Within ICC World Chambers Federation, a World ATA Carnet Council (WATAC) gathers the national guaranteeing organizations from all countries where the ATA Carnet is in force today.
Building science, technology and innovation capacity in developing countries
The United Nations Industrial Development Organization (UNIDO) is contributing to a series of online training courses and workshops to build national capacity on science, technology and innovation (STI) in developing countries in order to help achieve the Sustainable Development Goals (SDGs).
The training has been organized online amid the current COVID-19 pandemic and is being carried out in partnership with the UN Inter-agency Task Team (IATT) on STI for the SDGs, an operational arm of the Technology Facilitation Mechanism (TFM) mandated under the 2030 Agenda for Sustainable Development to mobilize STI for the SDGs.
The three-part, agency-wide interactive webinar series, which has attracted over 50 government officials from 24 countries from Asia, Latin America, Africa and Eurasia, will conclude on December 3 with a session on innovation and entrepreneurship organized by UNIDO.
The final session will focus on how to provide practical and conceptual support for innovative entrepreneurship through policies that create business opportunities for start-ups and small and medium-sized enterprises (SMEs) while driving productivity, job creation and economic growth.
The first two sessions dealt with existing approaches for the design and implementation of STI policies and examined case studies on how policies are being geared towards achieving the SDGs. They also discussed how to strengthen and adapt STI policies to deal with current COVID-19 pandemic and any future crisis.
The IATT is currently composed of diverse entities, including among others UNCTAD, UNIDO, UNESCO, UNU MERIT, WIPO, UNDESA, UNEP, World Bank, ITU, UNESCWA, UNECA, UNECLAC, UNECE and UNESCAP. The IATT’s Work Stream 6 is responsible for capacity building on STI for the SDGs, designing and delivering training courses and workshops on STI policy that target policymakers and key STI managers from developing countries.
Fintechs See Increased Growth as Firms Adapt to COVID-19
The World Economic Forum has today released results of a study on how the fintech industry has been impacted by COVID-19.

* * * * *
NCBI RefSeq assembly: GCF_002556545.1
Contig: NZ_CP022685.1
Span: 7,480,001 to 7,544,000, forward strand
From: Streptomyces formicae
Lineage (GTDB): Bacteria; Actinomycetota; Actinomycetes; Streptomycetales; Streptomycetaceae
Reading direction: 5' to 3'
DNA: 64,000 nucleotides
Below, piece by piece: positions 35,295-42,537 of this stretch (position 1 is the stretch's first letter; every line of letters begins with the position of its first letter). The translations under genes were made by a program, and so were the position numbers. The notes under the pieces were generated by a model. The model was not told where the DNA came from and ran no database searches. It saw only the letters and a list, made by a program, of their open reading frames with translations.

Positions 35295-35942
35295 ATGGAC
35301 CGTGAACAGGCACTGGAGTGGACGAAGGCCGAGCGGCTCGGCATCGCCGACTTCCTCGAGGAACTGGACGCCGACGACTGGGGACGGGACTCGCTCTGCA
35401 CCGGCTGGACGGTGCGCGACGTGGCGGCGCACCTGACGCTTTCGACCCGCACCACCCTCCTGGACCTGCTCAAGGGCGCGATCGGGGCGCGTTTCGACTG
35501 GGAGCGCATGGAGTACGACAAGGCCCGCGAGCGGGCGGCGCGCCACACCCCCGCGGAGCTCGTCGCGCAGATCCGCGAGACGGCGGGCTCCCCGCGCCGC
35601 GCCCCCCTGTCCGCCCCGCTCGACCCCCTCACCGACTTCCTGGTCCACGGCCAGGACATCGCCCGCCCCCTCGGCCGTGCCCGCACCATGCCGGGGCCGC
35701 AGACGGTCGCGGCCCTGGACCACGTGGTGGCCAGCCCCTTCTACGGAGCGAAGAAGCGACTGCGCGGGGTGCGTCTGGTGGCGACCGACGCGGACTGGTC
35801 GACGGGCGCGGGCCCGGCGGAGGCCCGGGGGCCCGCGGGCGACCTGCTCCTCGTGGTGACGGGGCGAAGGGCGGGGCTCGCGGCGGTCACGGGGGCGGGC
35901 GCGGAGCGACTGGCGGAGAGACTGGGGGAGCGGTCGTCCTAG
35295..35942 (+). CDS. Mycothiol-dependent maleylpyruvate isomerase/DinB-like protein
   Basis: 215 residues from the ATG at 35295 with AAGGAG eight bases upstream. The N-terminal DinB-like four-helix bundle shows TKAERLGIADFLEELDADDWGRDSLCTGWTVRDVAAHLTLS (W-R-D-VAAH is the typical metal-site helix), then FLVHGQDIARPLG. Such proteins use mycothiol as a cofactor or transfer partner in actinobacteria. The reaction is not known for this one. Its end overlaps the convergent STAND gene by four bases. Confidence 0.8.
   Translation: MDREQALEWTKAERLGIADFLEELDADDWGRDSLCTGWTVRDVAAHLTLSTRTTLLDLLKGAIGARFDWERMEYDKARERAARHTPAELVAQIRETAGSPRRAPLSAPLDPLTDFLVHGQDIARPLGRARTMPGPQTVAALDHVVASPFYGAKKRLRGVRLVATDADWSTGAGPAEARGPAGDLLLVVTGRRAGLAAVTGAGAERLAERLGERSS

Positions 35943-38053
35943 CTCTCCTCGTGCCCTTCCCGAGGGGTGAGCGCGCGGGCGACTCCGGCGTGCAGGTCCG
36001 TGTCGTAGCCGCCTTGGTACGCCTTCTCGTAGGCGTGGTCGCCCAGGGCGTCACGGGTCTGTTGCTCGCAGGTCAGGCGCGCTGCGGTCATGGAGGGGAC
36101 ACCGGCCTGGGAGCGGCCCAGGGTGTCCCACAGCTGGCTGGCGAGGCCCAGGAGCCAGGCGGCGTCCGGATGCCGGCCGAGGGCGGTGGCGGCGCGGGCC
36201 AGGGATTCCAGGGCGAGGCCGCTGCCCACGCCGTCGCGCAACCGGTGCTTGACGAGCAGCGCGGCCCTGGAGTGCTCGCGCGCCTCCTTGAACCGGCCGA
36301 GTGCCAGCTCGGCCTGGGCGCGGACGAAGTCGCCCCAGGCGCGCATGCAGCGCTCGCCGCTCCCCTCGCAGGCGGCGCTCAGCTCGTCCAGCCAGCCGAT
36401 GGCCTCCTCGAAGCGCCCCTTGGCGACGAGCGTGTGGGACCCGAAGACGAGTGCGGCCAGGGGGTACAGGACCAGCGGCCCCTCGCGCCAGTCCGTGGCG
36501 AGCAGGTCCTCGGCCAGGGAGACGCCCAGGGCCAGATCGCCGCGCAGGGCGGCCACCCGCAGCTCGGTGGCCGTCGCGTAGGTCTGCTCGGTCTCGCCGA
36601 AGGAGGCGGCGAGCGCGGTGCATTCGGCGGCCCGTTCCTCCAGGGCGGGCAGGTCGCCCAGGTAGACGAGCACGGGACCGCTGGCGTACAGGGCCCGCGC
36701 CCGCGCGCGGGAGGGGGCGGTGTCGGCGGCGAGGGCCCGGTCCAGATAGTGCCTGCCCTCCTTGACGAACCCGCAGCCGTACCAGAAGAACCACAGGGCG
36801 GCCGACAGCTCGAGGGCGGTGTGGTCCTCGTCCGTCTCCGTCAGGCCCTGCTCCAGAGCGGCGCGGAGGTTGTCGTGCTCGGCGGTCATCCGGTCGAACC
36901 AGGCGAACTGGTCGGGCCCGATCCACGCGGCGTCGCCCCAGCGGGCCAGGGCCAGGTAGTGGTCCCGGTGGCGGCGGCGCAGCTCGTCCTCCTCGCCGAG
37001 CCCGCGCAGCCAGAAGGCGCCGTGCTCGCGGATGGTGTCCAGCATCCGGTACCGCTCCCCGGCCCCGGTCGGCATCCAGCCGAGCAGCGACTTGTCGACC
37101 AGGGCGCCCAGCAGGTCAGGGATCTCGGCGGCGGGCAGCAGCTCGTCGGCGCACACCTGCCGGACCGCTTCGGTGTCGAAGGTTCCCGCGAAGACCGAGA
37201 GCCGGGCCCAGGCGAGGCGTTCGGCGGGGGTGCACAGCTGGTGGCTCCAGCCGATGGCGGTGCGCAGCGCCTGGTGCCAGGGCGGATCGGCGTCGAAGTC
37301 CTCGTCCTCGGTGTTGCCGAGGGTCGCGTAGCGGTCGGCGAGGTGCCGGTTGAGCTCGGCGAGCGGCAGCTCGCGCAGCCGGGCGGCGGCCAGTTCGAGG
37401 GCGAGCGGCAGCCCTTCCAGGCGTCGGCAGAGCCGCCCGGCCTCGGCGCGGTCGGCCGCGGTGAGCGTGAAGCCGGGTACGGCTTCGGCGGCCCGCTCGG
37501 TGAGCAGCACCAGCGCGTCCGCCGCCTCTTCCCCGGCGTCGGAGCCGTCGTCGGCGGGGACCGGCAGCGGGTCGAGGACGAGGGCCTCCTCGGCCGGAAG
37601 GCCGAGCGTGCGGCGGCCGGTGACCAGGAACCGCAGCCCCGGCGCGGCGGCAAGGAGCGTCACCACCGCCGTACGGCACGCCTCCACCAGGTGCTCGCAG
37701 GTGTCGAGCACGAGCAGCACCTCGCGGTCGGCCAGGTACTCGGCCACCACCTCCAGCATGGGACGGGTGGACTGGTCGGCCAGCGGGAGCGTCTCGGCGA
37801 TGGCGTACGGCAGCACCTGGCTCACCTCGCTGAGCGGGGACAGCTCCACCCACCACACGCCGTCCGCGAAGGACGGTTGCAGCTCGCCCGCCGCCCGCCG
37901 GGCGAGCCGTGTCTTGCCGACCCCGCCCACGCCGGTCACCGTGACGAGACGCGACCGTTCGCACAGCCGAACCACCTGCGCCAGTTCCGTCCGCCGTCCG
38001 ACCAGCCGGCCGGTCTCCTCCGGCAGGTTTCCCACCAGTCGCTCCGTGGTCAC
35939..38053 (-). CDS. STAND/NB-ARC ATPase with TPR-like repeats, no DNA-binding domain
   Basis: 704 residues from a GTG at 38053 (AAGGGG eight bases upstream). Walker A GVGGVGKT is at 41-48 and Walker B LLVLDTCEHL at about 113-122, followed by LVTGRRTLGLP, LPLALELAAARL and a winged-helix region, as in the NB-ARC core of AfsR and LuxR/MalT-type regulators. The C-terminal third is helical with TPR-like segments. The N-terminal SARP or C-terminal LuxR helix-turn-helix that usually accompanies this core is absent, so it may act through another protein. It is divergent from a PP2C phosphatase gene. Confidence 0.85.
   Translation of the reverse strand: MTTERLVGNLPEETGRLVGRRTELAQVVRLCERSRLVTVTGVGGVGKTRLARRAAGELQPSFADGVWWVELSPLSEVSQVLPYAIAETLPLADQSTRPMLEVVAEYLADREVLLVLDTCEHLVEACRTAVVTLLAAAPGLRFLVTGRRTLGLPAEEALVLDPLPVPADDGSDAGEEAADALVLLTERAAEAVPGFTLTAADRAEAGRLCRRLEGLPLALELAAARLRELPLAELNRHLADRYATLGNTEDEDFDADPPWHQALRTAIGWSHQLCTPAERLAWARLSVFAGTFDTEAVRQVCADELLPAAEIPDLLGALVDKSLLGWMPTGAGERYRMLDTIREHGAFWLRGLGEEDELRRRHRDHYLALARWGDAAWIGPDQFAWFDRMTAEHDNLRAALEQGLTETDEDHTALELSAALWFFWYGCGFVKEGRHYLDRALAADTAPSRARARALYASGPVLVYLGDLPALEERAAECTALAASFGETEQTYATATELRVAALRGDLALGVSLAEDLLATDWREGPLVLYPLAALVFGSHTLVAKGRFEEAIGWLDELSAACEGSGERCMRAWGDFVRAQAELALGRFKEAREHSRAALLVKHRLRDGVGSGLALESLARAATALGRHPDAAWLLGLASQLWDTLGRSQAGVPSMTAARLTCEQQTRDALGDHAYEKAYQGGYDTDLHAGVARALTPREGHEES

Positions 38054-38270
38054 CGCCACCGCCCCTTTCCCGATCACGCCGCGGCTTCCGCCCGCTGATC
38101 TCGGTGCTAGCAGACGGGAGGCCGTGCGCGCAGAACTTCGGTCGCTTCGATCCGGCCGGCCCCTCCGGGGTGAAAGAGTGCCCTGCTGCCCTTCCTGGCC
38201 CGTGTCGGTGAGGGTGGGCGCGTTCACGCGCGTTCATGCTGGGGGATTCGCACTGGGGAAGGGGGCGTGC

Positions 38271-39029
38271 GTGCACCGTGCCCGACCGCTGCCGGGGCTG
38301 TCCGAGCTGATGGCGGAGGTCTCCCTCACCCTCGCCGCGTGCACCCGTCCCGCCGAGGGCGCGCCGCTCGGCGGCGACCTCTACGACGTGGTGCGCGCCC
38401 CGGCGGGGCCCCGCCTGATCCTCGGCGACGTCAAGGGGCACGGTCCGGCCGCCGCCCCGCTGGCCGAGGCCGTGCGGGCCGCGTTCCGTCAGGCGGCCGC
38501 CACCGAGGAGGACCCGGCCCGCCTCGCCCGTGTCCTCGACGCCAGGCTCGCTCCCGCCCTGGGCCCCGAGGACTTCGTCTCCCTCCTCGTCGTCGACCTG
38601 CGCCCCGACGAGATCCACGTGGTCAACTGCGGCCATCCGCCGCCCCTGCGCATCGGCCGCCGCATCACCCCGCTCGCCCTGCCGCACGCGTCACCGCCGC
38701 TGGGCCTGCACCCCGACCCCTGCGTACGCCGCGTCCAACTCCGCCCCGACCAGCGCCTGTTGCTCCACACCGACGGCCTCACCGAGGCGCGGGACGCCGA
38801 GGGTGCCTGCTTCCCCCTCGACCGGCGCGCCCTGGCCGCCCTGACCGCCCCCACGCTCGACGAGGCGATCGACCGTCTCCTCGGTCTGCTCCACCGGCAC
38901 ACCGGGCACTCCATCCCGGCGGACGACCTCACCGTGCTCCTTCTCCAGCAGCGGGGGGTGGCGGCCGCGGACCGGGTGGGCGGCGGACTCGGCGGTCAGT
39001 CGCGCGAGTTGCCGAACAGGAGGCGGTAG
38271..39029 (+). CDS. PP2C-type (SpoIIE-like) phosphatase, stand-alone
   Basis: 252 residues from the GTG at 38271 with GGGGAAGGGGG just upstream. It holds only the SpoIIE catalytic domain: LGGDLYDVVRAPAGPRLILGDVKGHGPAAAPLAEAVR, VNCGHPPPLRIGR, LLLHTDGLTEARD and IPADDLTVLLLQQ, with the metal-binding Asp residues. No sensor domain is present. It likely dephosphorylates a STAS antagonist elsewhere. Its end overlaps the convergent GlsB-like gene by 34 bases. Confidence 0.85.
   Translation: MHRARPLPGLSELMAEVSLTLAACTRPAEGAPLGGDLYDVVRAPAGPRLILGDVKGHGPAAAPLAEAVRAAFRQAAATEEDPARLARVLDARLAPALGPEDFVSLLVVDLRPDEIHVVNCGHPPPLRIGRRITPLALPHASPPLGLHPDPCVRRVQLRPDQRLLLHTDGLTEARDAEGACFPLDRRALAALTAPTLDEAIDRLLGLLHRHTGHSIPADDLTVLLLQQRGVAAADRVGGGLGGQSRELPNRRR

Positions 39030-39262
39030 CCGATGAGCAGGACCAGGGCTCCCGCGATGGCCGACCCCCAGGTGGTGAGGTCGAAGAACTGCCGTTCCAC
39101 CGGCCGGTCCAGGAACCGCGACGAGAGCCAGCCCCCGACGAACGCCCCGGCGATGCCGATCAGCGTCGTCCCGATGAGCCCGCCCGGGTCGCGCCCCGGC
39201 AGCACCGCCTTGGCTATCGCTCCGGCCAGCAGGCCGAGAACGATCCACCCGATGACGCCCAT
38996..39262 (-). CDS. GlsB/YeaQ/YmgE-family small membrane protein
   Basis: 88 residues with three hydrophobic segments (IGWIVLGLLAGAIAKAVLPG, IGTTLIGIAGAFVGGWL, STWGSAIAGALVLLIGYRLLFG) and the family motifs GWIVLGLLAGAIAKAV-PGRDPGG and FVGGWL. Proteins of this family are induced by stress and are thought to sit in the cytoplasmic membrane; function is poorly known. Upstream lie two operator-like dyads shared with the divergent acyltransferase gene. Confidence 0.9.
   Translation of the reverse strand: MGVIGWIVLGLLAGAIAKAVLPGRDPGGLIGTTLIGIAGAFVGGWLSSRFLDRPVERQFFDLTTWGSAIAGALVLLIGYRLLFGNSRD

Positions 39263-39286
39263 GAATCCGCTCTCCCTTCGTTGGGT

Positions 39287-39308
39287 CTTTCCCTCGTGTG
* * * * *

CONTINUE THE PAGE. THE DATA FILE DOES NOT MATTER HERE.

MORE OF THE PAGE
Since the onset of the pandemic, the fintech industry has seen increased growth. In 2020, firms saw an average rise of 13% compared to 11% growth in previous years. The expansion of transactions was noticeably higher in countries with strict lockdown measures, where growth was 50% higher, compared to firms who were operating in countries with looser measures. Though the highest gains were seen in the digital payments sector, nearly all fintech services saw increased growth. Digital lending was the only service that did not see increased growth.
“It’s clear COVID-19 has disrupted the global economy with lasting implications for corporates and consumers,” said Matthew Blake, Head of Financial and Monetary Systems, World Economic Forum. “Despite this challenging backdrop, fintechs have proven resilient and adaptable: contributing to pandemic relief efforts, adjusting operations and offerings to serve vulnerable market segments, like micro, small and medium-sized businesses, while posting year-over-year growth across most regions.”
Despite this growth, many fintech firms are in a deteriorating financial position, with over half of survey respondents reporting a negative impact on their capital reserves and mixed views for future funding. The Global COVID-19 Fintech Market Rapid Assessment report, which the Forum has launched in collaboration with the Cambridge Centre for Alternative Finance (CCAF) and the World Bank, explores these trends in depth, examining both financial and policy effects on the fintech industry during COVID-19.
Fintech trends during COVID-19 lockdowns
On average, fintech firms in economies with stricter lockdown measures saw 50% higher transaction growth than economies whose governments applied looser measures. Firms in the markets with the strictest lockdowns saw 15% growth in their transactions compared to 10% growth in countries with the fewer restrictions.